(Are They Born, Or Made?)
According to current research, about 30% of a person’s leadership ability is genetic, and the rest is learned—but not necessarily in school.  Stem cells are waiting to be developed.  Much of that which is learned comes through life experiences. The contributions of life cannot be overlooked. Challenges, hardships, work experiences, education, colleagues, direct and indirect role models, and personal outlook contribute to our ability to lead.
Learning through doing is one of the greatest ways to lead. John Kotter’s research in this field suggest ways to take charge of your own leadership development. In an interview with Dr. Dan Maltby, we came up with five tips for being intentional about your growth…

Some departments and divisions are better than others. Some teams have more to offer than others. They offer broader exposure, better teammates, more challenging assignments than others. Some will provide better coaching and mentoring. Keep your eyes open and land on the best spot possible.

Warren Bennis talks about being a first class noticer. Keep your eyes open and look for those mentors and role models. Observe and learn. You need to be in charge of your own personal career and development. Learn to reach up and develop the relationships where tacit knowledge can be learned. You won’t find this in your job description, handbook, or policy manual. Learning from someone else’s experience is worth much but costs little.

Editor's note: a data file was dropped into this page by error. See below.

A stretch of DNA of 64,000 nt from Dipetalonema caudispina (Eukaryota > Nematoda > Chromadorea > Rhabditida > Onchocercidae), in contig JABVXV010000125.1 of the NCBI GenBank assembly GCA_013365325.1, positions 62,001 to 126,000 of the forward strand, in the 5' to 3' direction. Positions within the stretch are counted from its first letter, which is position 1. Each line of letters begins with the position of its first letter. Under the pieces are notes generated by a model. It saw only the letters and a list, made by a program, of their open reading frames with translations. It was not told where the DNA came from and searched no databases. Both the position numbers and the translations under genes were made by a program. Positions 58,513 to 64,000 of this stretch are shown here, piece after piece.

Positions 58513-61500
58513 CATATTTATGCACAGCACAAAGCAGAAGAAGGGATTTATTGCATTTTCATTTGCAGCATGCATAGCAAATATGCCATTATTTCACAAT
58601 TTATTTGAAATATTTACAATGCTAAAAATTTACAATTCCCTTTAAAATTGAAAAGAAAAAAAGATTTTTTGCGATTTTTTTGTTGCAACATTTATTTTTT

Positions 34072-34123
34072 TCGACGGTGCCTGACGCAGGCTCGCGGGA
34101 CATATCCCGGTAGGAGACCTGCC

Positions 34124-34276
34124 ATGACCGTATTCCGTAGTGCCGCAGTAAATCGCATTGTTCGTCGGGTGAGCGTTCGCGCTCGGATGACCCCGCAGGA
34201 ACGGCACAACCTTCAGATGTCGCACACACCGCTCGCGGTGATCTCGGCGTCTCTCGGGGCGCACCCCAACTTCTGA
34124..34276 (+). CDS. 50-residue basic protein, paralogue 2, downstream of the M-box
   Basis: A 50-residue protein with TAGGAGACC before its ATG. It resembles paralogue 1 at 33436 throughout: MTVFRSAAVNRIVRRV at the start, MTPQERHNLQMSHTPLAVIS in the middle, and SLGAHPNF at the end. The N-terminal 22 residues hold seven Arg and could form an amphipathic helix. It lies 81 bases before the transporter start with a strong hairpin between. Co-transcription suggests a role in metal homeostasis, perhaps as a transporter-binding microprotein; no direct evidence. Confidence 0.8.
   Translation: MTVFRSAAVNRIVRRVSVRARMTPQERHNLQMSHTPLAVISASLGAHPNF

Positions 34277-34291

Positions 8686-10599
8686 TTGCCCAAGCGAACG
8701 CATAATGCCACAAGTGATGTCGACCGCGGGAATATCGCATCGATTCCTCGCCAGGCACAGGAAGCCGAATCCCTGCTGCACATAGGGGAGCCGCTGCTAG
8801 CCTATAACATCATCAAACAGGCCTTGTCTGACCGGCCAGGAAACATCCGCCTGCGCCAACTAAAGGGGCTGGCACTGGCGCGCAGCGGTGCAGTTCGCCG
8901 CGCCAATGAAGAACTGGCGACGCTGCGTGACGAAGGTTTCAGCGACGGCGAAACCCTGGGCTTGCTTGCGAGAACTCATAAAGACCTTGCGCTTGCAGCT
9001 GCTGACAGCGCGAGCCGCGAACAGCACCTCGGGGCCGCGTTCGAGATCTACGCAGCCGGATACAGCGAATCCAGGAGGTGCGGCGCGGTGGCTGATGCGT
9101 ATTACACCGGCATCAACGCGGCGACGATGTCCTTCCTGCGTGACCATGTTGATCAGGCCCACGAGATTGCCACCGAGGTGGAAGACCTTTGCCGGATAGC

Since others are avoiding them, that will definitely get noticed! It’s a no-lose situation. You will be challenged and learning will increase. People will sing your praises. You show you’re not afraid to get in the trench and do what’s best for the team. And remember that people don’t promote what they don’t notice!

This could be a work group that is taking on a special assignment. It will get you outside of your typical work role and expose you to new challenges. But the exposure doesn’t stop there! Others have gifts, skills, and strengths that you don’t possess, or at least have not developed until this point. And since everyone shares in the work, you will be more likely to succeed. And since most assignments are high-profile and come from the top, your chances of being noticed are greater.

A lot of companies offer these. They might even be incentivized. If it’s after hours, do it anyway. Don’t waste your time on the ineffective ones. Do your research. How do you spot the good ones from the mediocre ones?…

…More on that later.

J.P. Kotter, Force For Change: How Leadership Differs from Management

(Kotter surveyed two hundred executives at highly successful companies and interviewed twelve individuals in depth. Early in their careers they had opportunities to take risks and to learn from their successes and failures. He identified several things as important developmental opportunities. We’ve picked five that seem especially relevant.)